Kansas State University


Graduate School

Mary B. Gregoire, registered dietitian and graduate alumna, highlights K-State experiences

Kansas State University alumna Mary B. Gregoire, a registered dietitian and charter fellow of the Academy of Nutrition and Dietetics explains how her graduate school experiences helped her get to where she is today.

Why did you pursue your graduate degree at K-State? What made you decide to go into the food service and hospitality management area?

I was very interested in being able to get a doctorate in foodservice management.  K-State was recognized as being a leader in foodservice management. I looked at the program and it looked very strong. I came to Manhattan and met with faculty in the program, heard about student experiences and was convinced K-State was the best option for me. I have not regretted that decision at all.

What are some of your favorite experiences being a K-State graduate student?

The HRIM faculty did a great job of developing a community spirit among graduate students. There were picnics to interact with faculty and graduate students, dedicated graduate student study space, and lunches in the quantity foods lab with faculty. The comradery that developed helped strengthen the relationship among the students and the faculty. The little trips to Call Hall helped brighten the day as the semester progressed and the work got harder.

Who were some of your advocates during graduate school? Who helped pave your way to academic and professional success?

There were a number of people at K-State who contributed to my success.  On the academic side,  Drs. Marian Spears, Allene Vaden, Faith Roach and Janice Dana were outstanding mentors; operationally Jean Riggs, John Pence and Mary Molt helped develop my skills in foodservice operations management.

Provide your career since completing your doctorate at K-State?

I have held a variety of administrative positions in both education and operations since completing my doctorate degree.  And because of a very supportive husband and family, we have moved several times as my career unfolded.

After finishing my doctorate, I was hired as a K-State faculty member and served for many years as graduate program director.  Because of my interest in expanding my research skills, I accepted a position as associate director of research for the National Food Service Management Institute (now Institute for Child Nutrition) in Hattiesburg, MS.

My desire to return to operations led to our move to the Chicago, IL area and my position as associate director of food and nutrition services and dietetic internship director at Rush University Medical Center (Rush) and professor of clinical nutrition at Rush University.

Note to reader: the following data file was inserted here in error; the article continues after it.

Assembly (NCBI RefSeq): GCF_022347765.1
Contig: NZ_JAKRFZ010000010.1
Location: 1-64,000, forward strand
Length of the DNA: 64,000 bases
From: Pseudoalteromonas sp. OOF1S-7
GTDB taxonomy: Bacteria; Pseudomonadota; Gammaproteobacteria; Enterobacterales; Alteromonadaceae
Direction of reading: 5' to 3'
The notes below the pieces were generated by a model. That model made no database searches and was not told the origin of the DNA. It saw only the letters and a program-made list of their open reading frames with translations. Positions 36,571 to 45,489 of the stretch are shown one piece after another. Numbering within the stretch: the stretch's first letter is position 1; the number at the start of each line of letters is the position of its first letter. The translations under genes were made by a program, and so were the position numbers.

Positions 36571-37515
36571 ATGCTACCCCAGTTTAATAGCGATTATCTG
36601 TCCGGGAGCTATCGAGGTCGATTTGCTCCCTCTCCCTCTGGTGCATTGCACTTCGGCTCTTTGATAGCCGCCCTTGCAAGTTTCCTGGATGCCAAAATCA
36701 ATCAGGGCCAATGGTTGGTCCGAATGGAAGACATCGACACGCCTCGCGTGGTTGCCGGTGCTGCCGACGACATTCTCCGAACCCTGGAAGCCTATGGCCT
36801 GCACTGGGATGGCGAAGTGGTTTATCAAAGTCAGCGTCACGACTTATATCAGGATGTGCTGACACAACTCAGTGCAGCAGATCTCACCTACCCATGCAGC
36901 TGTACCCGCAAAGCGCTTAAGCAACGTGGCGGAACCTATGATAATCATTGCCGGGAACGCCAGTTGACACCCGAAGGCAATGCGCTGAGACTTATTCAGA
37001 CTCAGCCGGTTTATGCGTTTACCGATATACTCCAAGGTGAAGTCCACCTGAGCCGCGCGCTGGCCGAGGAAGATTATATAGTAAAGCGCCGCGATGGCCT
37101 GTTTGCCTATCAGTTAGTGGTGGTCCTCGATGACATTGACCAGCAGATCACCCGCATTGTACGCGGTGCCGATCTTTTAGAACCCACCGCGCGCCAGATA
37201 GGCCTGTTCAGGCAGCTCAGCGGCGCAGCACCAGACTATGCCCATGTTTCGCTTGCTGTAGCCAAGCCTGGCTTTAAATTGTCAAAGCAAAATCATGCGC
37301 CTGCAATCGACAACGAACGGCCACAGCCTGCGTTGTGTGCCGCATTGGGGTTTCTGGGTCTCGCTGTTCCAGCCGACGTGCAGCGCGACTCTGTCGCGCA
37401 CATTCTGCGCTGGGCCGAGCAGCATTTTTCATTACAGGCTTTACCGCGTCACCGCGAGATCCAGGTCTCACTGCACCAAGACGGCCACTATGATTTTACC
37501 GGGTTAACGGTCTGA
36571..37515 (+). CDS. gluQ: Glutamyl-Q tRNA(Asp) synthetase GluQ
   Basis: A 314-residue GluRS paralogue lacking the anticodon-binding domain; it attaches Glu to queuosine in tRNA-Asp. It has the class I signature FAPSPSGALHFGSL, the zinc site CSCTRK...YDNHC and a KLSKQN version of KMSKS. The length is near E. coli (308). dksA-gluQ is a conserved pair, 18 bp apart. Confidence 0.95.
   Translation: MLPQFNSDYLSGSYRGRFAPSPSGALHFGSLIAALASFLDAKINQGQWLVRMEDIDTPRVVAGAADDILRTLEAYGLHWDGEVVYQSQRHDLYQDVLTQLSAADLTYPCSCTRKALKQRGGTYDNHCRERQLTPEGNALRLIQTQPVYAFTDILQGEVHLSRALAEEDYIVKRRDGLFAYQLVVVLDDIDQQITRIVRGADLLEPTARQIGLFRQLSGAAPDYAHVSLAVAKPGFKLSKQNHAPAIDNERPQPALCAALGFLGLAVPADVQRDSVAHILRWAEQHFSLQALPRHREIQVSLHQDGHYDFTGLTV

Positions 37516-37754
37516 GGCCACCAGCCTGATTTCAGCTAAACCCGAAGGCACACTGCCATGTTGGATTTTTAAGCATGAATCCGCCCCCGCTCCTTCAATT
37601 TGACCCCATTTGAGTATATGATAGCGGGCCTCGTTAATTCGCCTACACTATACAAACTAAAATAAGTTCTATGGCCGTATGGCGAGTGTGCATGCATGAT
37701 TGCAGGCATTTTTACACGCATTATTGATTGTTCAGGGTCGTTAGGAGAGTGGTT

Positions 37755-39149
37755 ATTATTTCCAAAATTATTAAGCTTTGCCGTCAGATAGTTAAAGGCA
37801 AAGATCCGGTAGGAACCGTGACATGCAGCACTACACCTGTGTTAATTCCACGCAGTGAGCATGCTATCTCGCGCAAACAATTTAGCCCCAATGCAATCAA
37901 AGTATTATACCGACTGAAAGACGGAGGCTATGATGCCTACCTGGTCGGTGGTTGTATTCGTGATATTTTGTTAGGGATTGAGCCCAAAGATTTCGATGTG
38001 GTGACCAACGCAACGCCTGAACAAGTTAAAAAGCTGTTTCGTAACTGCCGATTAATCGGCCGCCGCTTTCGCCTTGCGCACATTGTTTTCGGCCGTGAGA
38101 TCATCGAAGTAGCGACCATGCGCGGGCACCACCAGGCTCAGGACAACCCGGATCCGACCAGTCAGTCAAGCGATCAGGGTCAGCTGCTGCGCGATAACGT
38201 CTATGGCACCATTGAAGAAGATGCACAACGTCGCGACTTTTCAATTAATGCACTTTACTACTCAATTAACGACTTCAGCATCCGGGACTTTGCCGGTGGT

Heavy recruiting by Iowa State University and my former faculty mentor at K-State, Dr. Janice Dana, led me to accept the position as department chair for the department of Apparel, Education Studies and Hospitality Management and our move to Ames, IA.

I became what Rush fondly calls a “boomerang” employee when I returned to Rush as the director of food and nutrition services for the medical center and department chair for clinical nutrition within Rush University.

Two years ago I accepted the position of Executive Director of the Accreditation Council for Education in Nutrition and Dietetics, the accrediting agency for more than 570 programs in the US and abroad.

How has your graduate experience prepared you for the opportunities and challenges for the different positions you have held since graduation?

It gave me the knowledge base and skill set I needed to serve in very diverse administrative positions throughout my career.  Academically, I learned the theories and supporting research in areas of  human resource management, accounting, finance, education and foodservice management.  Operationally, I learned the technical and creative skills to successfully manage foodservice operations in my work with dining services. My research skills were honed working with Drs. Don Hoyt and Ron Downey. My graduate program helped develop my teaching skills as I was able to teach foodservice management courses while doing my doctorate.

How important is networking and presenting at professional meetings for graduate students?

Very important.  While I was a doctoral student, the faculty took groups of us to professional meetings and introduced us to the leaders in the field which helped develop my network and led to my being recruited to various positions because of this network. Presenting research at these meetings helped strengthen my presentation skills and vita as I entered the work world. Interacting with colleagues from across the country becomes an important part of professional meetings as one’s career unfolds.

Gregoire earned a doctorate in foodservice and hospitality management from Kansas State University in 1985, received the College of Human Ecology Distinguished Research Award in 2007 and served as the Grace M Shugart lecturer in 2013.

Gregoire is executive director of the Accreditation Council for Education in Nutrition and Dietetics (ACEND).  In this role she is responsible for providing support to the planning, development, and effective implementation of all functions of ACEND, including standard setting and evaluation of nutrition and dietetics education programs. She provides oversight of ACEND’s financial and human resources and plans and directs services to address nutrition and dietetics education issues.

She is the author of “Foodservice Organizations: A Managerial and Systems Approach,” a textbook that is widely used in dietetics and hospitality management programs.